‘Pints with Jack’ Podcast Discusses ‘The Voyage of the Dawn Treader’

Here is something to tide you over until the next season of Talking Beasts: The Narnia Podcast begins next Fall…

Pints with Jack is a podcast centered around the works of C.S. Lewis, and occasionally they examine one of The Chronicles of Narnia. They recently released two episodes on The Voyage of the Dawn Treader.

2 Responses

  1. Larry W. says:

    These are very good podcasts about my favorite Narnia book. Be sure to check them out. I love the informal method of discussion. 🙂

  2. Col Klink says:

    I enjoyed the first VDT episode and I’m sure I’ll enjoy the second one when I get around to listening to it. But personally I don’t feel like these podcasters are good at analyzing fiction. I think they should stick Lewis’s nonfiction. They seem to want everything to have some kind of special significance. (I suspect this is why David Baines likes the Planet Narnia interpretation.) Matt, whose last name I can’t remember, admits in the first VDT episode that he got impatient with beginning of the book, waiting for some spiritual insight. And in their recent discussion of Till We Have Faces, the podcasters described it as a confusing book because the message isn’t immediately clear in the first part. (To be fair, I’ve heard other people describe the book this way too.) I really don’t get this point of view. Everyone knows the moral of a story is clear at the end, not the beginning. (Though in their defense, VDT’s episodic structure makes it more reasonable to expect more immediate messages.)

    I also feel like they have a hard time putting themselves into the protagonist’s shoes. In their Till We Have Faces discussion, they expressed incredulity that Orual, the main character, had such a hard time believing that her sister had married an invisible god. It’s like they expected her to know that she was in a C.S. Lewis book. The book makes it very clear that she grew up in a culture very different from ours, one in which slavery, human sacrifices and honor killings were considered the norm. The worldview her sister advocates is totally different from anything she’s heard before and I think it’d be very odd for her to immediately accept it, especially since it asks her to disbelieve her senses.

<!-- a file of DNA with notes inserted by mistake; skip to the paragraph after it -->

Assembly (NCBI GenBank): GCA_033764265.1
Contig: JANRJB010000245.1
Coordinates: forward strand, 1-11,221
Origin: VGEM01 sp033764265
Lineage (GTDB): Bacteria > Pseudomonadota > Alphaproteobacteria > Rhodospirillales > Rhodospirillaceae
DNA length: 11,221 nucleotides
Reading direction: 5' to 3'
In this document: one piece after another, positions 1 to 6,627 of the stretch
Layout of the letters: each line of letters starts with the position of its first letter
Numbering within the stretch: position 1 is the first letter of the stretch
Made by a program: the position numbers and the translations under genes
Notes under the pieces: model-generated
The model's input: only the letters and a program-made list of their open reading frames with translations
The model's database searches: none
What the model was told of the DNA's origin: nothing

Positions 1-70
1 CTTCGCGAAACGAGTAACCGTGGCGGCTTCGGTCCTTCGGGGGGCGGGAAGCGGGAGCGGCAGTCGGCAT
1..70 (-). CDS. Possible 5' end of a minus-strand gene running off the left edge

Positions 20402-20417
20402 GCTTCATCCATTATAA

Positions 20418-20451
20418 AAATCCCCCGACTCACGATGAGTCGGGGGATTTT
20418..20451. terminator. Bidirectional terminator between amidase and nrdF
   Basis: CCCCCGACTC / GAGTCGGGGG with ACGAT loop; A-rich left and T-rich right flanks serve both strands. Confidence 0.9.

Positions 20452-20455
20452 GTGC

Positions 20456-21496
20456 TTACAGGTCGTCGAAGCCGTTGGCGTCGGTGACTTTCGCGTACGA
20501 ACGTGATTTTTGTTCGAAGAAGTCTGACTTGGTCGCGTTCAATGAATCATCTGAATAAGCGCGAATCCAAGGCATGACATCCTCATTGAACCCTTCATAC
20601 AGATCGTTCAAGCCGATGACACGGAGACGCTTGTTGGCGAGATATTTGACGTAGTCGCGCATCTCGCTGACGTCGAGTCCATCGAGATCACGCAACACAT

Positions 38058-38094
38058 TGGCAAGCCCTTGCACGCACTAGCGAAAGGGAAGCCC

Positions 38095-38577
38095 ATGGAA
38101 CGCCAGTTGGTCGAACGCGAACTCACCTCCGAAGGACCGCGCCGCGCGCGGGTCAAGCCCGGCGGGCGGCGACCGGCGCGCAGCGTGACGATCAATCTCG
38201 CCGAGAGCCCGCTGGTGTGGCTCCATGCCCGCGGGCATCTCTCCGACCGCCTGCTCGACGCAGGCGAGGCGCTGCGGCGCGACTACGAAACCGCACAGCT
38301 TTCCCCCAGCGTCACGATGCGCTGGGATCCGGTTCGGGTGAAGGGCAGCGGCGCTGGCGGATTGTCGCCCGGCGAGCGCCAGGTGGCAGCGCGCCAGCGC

In the part in which Orual hears a story that retells her greatest sin and puts her in the most negative possible light, they talked a lot about how she was just getting angry and was ignoring the truth about herself the story was trying to tell her. This is completely true. But it’s not what most people are going to be thinking when they read the book. Here are some quotes, which significantly weren’t included in the podcast.

    “It was as if the gods themselves had first laughed, and then spat, in my face…they had…wiped clean out the very meaning, the pith, the central knot of the whole tale…Never, sitting on my judgement seat, had I caught a false witness in a more cunning half-truth…is it not as if you told a cripple’s story and never said he was lame, or told how a man betrayed a secret but never said it was after twenty hours of torture? And I saw all in a moment how the false story would grow and spread and be told all over the earth; and I wondered how many of the other sacred stories are just such twisted falsities as this.

    Now instantly I knew I was facing (the gods)-I with no strength and they with all; I visible to them, they invisible to me; I wounded (already so wounded that all my life had been but a hiding and staunching of the wound), they invulnerable; I one, they many. In all these years they had only let me run away from them as far as the cat lets the mouse run. Now snatch! And the claw on me again.”

    I really don’t see how you can read this without empathizing with Orual. If either of the podcasters heard someone telling the story of their greatest moral failure in a way that made them sound as bad as possible, I doubt their first response would be humble contrition, even if the “false story” had an important truth about themselves in it.

    That being said, I do recommend the Till We Have Faces discussion. I just don’t recommend it for people who haven’t read the book already. And I’m looking forward to their crossover with the Lamppost Listener about the VDT book and movie. I think it’ll be interesting to hear from someone who experienced both for the first time almost simultaneously. (I think that sounds like a really bad way to enjoy them, but it could definitely make for an interesting perspective for a podcast episode.) I just like the Talking Beasts analyses of the Narnia books better because those podcasters can both objectively critique the characters and imagine what it would be like to be those character in the same circumstances. In that way they recreate what it’s like to actually read the books.